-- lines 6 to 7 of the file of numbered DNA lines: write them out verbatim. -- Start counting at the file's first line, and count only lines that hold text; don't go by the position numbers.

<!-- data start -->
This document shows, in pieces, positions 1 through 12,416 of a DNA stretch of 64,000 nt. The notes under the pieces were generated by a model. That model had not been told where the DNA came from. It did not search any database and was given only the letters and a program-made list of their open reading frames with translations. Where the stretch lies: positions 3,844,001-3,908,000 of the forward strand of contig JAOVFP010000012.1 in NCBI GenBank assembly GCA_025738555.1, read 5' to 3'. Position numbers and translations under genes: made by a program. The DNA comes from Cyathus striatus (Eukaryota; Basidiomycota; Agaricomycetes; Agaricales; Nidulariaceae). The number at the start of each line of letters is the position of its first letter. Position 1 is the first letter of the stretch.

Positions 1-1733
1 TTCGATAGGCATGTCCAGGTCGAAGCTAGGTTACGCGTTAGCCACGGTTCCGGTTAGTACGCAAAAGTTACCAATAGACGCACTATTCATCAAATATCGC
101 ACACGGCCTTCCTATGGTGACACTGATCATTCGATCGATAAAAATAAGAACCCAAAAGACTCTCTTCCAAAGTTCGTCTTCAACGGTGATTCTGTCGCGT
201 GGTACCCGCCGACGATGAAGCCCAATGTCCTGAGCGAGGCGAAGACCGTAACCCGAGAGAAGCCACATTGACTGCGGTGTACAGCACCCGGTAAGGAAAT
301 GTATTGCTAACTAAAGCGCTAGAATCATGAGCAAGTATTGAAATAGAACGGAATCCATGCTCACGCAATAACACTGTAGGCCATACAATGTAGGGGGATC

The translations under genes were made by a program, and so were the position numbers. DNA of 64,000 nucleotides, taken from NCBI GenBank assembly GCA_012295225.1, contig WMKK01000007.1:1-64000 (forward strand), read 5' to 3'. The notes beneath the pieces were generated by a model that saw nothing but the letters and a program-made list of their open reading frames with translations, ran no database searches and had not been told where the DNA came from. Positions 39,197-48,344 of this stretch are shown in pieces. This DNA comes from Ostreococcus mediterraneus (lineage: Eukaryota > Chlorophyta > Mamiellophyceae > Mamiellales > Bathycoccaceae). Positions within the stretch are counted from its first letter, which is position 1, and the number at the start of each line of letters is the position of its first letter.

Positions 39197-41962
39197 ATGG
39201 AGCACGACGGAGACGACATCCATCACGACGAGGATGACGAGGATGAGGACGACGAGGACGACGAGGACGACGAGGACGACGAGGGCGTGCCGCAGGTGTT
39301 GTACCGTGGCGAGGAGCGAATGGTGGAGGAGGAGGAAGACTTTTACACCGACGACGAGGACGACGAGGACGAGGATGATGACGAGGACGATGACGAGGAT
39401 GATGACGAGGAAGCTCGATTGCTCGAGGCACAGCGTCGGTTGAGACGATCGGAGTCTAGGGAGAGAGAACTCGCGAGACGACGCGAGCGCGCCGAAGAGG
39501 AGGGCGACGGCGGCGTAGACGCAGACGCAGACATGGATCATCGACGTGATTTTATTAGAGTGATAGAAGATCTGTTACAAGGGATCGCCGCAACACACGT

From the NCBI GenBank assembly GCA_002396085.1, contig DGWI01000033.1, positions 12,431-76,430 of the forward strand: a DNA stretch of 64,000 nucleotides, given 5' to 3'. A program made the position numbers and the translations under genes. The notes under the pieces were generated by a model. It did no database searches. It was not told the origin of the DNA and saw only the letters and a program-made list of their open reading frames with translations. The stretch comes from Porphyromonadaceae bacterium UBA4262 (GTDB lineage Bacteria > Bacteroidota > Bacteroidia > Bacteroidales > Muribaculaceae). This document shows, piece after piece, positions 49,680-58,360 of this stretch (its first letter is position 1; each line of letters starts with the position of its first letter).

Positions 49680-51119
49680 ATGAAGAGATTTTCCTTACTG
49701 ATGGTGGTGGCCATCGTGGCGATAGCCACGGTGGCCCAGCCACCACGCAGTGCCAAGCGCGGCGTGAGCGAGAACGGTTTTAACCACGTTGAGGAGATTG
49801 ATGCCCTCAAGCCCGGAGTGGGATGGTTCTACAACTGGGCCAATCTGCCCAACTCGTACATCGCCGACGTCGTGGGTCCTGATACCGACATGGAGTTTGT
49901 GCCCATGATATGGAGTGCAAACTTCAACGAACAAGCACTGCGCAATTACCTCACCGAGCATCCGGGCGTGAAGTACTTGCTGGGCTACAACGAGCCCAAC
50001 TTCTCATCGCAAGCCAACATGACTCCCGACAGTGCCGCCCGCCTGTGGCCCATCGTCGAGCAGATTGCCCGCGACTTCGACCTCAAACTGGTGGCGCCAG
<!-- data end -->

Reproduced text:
301 GTATTGCTAACTAAAGCGCTAGAATCATGAGCAAGTATTGAAATAGAACGGAATCCATGCTCACGCAATAACACTGTAGGCCATACAATGTAGGGGGATC

The translations under genes were made by a program, and so were the position numbers. DNA of 64,000 nucleotides, taken from NCBI GenBank assembly GCA_012295225.1, contig WMKK01000007.1:1-64000 (forward strand), read 5' to 3'. The notes beneath the pieces were generated by a model that saw nothing but the letters and a program-made list of their open reading frames with translations, ran no database searches and had not been told where the DNA came from. Positions 39,197-48,344 of this stretch are shown in pieces. This DNA comes from Ostreococcus mediterraneus (lineage: Eukaryota > Chlorophyta > Mamiellophyceae > Mamiellales > Bathycoccaceae). Positions within the stretch are counted from its first letter, which is position 1, and the number at the start of each line of letters is the position of its first letter.